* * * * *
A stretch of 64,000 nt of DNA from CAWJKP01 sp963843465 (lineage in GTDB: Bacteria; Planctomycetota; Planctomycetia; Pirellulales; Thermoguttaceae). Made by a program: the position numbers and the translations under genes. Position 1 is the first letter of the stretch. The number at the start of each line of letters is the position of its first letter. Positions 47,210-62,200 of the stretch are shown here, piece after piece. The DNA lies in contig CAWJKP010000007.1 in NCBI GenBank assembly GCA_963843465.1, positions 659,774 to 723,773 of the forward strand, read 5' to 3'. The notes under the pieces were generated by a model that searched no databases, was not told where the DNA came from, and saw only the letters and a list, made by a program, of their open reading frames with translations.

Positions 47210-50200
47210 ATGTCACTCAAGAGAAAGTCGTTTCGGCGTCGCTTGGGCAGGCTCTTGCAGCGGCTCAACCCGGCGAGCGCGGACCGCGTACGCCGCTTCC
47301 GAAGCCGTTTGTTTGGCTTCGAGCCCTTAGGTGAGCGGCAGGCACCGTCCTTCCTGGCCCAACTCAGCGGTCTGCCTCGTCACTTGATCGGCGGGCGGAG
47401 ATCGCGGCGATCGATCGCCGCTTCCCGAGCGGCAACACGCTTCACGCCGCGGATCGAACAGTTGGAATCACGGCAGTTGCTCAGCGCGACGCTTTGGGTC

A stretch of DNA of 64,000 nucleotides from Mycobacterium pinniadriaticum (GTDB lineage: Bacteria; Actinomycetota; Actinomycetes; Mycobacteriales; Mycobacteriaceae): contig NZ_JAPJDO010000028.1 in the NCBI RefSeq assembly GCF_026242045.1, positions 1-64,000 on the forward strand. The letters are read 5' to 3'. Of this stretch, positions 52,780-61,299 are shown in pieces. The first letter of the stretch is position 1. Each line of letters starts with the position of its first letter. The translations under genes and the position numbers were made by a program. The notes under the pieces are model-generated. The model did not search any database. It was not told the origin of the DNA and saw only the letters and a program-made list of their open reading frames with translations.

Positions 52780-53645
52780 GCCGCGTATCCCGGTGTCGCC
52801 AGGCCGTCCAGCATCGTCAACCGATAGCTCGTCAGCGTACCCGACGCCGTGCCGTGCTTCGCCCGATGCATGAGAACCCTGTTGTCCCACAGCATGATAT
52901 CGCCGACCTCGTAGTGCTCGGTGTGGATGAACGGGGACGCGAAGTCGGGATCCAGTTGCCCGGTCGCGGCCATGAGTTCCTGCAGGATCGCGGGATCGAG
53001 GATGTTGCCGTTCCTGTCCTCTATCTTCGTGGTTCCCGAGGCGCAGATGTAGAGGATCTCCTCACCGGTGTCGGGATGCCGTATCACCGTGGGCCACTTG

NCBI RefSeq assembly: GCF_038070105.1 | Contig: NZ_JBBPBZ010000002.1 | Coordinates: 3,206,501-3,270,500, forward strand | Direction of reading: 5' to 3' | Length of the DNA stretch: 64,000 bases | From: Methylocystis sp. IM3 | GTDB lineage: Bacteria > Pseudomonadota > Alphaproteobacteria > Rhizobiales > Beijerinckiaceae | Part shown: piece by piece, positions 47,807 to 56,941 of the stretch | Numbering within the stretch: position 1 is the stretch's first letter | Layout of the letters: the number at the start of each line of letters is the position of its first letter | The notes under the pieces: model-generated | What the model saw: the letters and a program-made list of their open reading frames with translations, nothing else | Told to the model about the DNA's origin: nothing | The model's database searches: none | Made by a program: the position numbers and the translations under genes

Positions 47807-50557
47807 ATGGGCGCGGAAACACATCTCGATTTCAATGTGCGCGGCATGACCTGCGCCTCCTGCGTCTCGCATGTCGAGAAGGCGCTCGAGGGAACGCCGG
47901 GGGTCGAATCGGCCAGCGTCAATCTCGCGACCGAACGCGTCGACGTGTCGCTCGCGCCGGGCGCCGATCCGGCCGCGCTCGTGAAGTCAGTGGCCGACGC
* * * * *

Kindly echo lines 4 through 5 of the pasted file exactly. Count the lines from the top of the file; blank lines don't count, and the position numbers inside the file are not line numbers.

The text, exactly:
47301 GAAGCCGTTTGTTTGGCTTCGAGCCCTTAGGTGAGCGGCAGGCACCGTCCTTCCTGGCCCAACTCAGCGGTCTGCCTCGTCACTTGATCGGCGGGCGGAG
47401 ATCGCGGCGATCGATCGCCGCTTCCCGAGCGGCAACACGCTTCACGCCGCGGATCGAACAGTTGGAATCACGGCAGTTGCTCAGCGCGACGCTTTGGGTC